We had a pasta dinner with a tomato and basil sauce that I had bought last year in Cagliari, Sardenia. For the past two days the Navtex has been giving gale warnings for Cavo Doro, and tonight it included the Karpathos sea. For our location, Taurus, the forecast is 3-4 Bft and calm seas. Alice, nevertheless was scared.

Monday September 8, 1997 Day 32

We left at 8:30. No wind again so we motored. The sea was dead calm and the view so nice that we did not want to obstruct it with the tent, despite the heat. As we approached Kaş there was some swell. We entered the Kaş [36° 11.8' N, 29° 38.6' E] harbor at 11:30 crossing 17.7 nM. As soon as the boat slowed down we felt the merciless heat. We docked without any problem. Alice is getting very good at anchoring in tight harbors.

After installing the passarella, we connected the boat with the electricity and water. Our friend the harbor master came and greeted us and asked about Nikos and the Faneromeni. We went ashore to the market place and had a light lunch of gözleme in a shady spot which was followed by çay (tea) at the park. Time was standing still in the heat. Back on-board we kept sprinkling the tent with water just to keep the heat bearable. We filled the tank and the empty jerry can with diesel fuel from the truck. In the evening we went to the Phellos car rental and made arrangements for a car.

We had a nice dinner at a restaurant but clouds of mosquitoes kept attacking our legs and feet. At night the boat was cool but the discos at the other side of the harbor were competing with each other as to which one can play the loudest music.

Tuesday September 9, 1997 Day 33

True to their word, the Phellos people brought the car at 8:30. After waiting for most of the gulets that may have fouled our anchor to leave, and after some light shopping, we too left. By 10:30 we were out of the town driving towards Elmali with the father of Alice’s grocer, who picked us up at the gas station, as a passenger. We dropped him at a hamlet before the Elmali fork and at Kasaba instead of proceeding to Gömbe we took the road to Yazir.

Photograph of Byzantine Church
Byzantine Church

First we went looking for the ruins of a large Byzantine church which, according to the guide book, was 3 km off the road. We drove on the dirt road for several kilometers into a gorge that was very beautiful but we could not find the ruins. We asked some people and they urged us on. Finally the road came to an abrupt end on a river bed where the car became stuck on the pebbles. It was a tense moment because we were in the middle of nowhere. With some effort we managed to extricate ourselves and head back. As soon as we turned we saw the ruins some distance by the river to our right. Our road for sure did not lead to them. After finding another dirt road we drove again until it became impassable after which we trekked the rest of the way to the ruins. They were most impressive in size. No one knows much about what such a large church (Cathedral?) was doing there because no large town has been found.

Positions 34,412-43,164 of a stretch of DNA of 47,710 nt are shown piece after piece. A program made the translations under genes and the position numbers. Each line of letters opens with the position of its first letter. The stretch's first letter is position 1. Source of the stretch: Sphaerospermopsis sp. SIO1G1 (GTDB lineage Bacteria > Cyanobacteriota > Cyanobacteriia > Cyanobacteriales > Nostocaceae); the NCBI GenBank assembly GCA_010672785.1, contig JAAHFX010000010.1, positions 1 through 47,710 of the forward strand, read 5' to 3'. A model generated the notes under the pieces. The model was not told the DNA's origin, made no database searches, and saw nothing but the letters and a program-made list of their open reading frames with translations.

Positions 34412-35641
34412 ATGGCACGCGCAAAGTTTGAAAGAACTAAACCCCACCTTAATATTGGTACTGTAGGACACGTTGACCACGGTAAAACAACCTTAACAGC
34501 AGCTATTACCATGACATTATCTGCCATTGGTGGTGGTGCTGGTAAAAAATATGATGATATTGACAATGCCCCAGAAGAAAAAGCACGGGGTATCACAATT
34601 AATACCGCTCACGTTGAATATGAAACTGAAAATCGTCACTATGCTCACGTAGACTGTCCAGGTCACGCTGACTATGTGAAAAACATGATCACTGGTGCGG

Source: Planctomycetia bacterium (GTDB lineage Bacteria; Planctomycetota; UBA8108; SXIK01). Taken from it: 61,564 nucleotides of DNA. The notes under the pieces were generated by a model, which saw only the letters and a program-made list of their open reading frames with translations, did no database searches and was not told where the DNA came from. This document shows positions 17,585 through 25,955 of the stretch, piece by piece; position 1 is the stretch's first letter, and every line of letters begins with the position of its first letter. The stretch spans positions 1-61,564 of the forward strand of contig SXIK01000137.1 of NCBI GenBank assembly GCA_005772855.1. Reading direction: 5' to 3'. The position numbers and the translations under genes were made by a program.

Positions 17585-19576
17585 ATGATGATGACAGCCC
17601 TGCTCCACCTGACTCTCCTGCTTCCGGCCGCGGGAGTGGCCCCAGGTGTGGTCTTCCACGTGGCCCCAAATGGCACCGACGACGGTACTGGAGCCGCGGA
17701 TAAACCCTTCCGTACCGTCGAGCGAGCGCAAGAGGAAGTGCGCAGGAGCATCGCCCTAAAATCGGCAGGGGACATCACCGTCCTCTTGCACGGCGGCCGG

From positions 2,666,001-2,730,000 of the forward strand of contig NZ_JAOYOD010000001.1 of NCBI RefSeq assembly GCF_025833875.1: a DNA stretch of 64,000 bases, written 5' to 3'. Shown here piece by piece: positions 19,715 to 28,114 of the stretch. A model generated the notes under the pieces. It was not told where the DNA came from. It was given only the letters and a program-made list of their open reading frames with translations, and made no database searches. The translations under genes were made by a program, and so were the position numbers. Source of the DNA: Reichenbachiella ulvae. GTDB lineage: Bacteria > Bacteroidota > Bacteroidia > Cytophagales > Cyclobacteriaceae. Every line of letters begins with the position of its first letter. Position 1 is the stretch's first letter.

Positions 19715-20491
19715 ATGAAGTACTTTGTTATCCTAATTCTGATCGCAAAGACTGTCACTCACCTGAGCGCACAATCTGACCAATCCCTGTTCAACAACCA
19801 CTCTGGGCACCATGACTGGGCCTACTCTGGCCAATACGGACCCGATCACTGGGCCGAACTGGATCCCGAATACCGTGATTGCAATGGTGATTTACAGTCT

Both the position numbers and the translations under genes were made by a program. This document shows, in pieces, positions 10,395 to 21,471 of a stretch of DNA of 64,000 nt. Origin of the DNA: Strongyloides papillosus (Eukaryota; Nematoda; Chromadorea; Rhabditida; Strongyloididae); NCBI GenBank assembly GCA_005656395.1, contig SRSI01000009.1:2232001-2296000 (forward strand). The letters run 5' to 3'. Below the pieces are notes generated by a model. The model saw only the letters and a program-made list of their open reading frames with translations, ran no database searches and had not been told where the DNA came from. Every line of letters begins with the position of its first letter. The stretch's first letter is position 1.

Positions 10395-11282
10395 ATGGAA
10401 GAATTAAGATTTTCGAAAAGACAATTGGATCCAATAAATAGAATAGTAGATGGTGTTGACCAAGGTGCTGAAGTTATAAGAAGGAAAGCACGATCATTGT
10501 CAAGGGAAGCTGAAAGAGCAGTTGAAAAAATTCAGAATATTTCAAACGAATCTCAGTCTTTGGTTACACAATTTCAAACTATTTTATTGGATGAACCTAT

Photograph of Byzantine Church
Closeup of the Byzantine Church

Alice noticed that there were a number of small wooden structures near farm houses. The structures seem to have the shape of a Lycian house-tomb but we could not figure out what they were used for.

Photograph of Lycian tomb like structure

Lycian tomb-like structure

Photograph of Large Tree

A Large Tree

We then got back on the paved road and drove some distance through the pine trees and up the mountains. Once again we got off the main road, this time looking for Arnae. We drove and drove through the forest. No luck. We stopped for a snack and then drove some more. We came by a very large plane tree. At last we did see an ancient looking wall, maybe that was Arnae maybe not.

Photograph of Arycanda
The ruins of Arycanda

Back on the road heading towards Finike to visit Arykanda. We stopped the car under a plane tree across from a truck stop. While Alice was reading the guide books on Arykanda we were surrounded by a heard of young boys peddling aromatic weeds. One of them pushed, through the open window, a weed up my nostril. We got out of the car and started walking towards the site, followed by the boys. We had a hard time persuading them to leave us alone. We walked for over 1 km. The site was very impressive, perched on the slope of a steep mountain. It reminds one of Delphi. It has a nice rectangular agora, a theater, and a stadium, all with spectacular views to the surrounding valleys. A most enjoyable visit despite the heat.

Arykanda
Photograph of Arycanda Photograph of Arycanda
Photograph of Limyra
Limyra